One of the many petty things that drives me up the wall is marketers trying to make their product sound fancier and newer than it really is. It’s not remote hosting, it’s “the cloud”. It’s not a program or an application, it’s an “app”. It’s not salt and vinegar, it’s “Sea Salt and Malt Vinegar”. Kettle Chips are delicious crisps and the world is better for having them, but I don’t eat a mess of them and think “wow, I can really taste the sea and malt in here”. I just taste salt and vinegar, which is exactly what I was tasting when I used to eat my Golden Wonder in primary school.
My disdain of marketing tricks reached a new height when I noticed “Hunter’s Chicken” for sale in a shop. Chicken topped with barbecue sauce, cheese and bacon. I used to order it in pubs. That’s hilarious, I pointed out to a friend. Hunter’s Chicken. I guess its old name, “Smothered Chicken”, didn’t sound classy enough. He was confused.
“Hasn’t it always been called Hunter’s Chicken?” he said.
This threw me for a loop. I asked around, but nobody could quite remember what came first, Smothered Chicken or Hunter’s Chicken. Tonight, I decided to settle the question with Google by searching within a date range. The results were inconclusive (Hunter’s Chicken seems to be an unrelated Italian dish, but nobody called it Smothered Chicken before 2003 or so either) but they led me somewhere interesting. I began to wonder how far back some web pages might go.
Now, there are a lot of websites that were registered a long time ago that are still online, but they’ve changed with the times, and the Wayback Machine is limited in its scope. What we need to find is the page that was last updated the longest time ago.
There’s also a lot of pre-WWW stuff out there. Something you have to remember is that the internet is older than the World Wide Web. The terms are used interchangeably these days (and who really says ‘World Wide Web’ any more?) but the internet is really just a bunch of computers, including your own, connected to each other. The World Wide Web, on the other hand, consists of pages of information stored on those computers that all the other computers can access with a web browser, assuming they have the specific address for those pages. For example, you can connect to Buzzfeed because you have the address of http://www.buzzfeed.com, which is really just a shortcut for the real address which is 188.8.131.52 – try entering that into your address bar and it’ll take you there. You’re connecting to their computers and reading the pages they have stored there using your web browser, which uses the Hyper Text Transfer Protocol to interpret the information on those pages and present them to you in a readable fashion. That’s why all web pages start with http://. It’s an instruction to your web browser telling it to interpret the information it finds at the address you specify using HTTP. When HTTP was invented, the World Wide Web became the main way people used the internet to access data.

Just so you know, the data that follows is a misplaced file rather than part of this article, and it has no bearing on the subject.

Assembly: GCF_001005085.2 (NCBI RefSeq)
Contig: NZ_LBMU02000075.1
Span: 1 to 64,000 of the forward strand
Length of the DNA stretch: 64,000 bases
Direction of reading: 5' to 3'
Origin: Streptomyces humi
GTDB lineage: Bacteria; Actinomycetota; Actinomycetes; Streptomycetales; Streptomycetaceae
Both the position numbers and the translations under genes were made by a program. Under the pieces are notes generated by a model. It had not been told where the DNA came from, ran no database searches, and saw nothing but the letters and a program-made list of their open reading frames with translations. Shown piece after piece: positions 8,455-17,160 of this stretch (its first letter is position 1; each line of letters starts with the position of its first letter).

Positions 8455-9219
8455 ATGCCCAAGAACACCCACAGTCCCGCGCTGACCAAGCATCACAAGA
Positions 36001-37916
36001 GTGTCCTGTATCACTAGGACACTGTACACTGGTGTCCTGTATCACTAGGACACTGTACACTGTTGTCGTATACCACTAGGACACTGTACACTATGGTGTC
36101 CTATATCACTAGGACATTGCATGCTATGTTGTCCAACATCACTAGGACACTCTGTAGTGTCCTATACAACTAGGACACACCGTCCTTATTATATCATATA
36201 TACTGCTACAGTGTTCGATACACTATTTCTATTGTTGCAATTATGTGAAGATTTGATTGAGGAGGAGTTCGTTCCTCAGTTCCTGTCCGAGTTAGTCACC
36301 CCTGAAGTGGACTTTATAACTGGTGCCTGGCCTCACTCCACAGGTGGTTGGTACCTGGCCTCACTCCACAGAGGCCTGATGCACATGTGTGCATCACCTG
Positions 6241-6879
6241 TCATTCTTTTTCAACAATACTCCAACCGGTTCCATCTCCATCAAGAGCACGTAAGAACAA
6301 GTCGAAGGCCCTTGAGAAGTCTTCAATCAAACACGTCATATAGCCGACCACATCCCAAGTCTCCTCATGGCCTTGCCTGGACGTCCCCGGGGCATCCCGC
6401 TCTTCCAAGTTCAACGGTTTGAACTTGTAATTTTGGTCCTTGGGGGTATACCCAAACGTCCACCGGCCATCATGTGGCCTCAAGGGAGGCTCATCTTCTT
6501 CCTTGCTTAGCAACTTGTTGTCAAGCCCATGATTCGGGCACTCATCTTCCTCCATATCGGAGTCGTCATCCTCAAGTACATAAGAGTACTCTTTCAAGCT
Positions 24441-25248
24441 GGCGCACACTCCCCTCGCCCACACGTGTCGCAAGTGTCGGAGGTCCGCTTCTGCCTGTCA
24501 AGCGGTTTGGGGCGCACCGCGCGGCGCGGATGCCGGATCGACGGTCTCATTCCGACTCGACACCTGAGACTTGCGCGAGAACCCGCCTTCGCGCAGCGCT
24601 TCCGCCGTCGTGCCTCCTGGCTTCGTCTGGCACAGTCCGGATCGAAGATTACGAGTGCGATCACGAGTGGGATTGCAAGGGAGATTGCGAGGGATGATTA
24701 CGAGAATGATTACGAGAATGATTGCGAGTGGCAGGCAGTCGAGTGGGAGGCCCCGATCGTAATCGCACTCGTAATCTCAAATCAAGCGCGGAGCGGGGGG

What I’m getting at is that there will be a lot of information from the pre-HTTP era that is mostly lost to us now, so the oldest surviving web page must be from around 1992, which is when HTTP, and by extension the World Wide Web, properly started. And you know what? There really is a page from 1992 that was last updated in 1992 and is still accessible today, over 20 years later. It’s called Links and Anchors.
It was written by the guy who basically invented the World Wide Web, Tim Berners Lee, and it was one of the first web pages to be accessible. It’s a small explanation of what this new “World Wide Web” thing is. Imagine that. A time when what you were looking at had to be explained to you because no-one had ever seen it before.
So there you have it: from smothered chicken to the birth of the World Wide Web.
That’s right. Smothered Chicken. Not Hunter’s Chicken.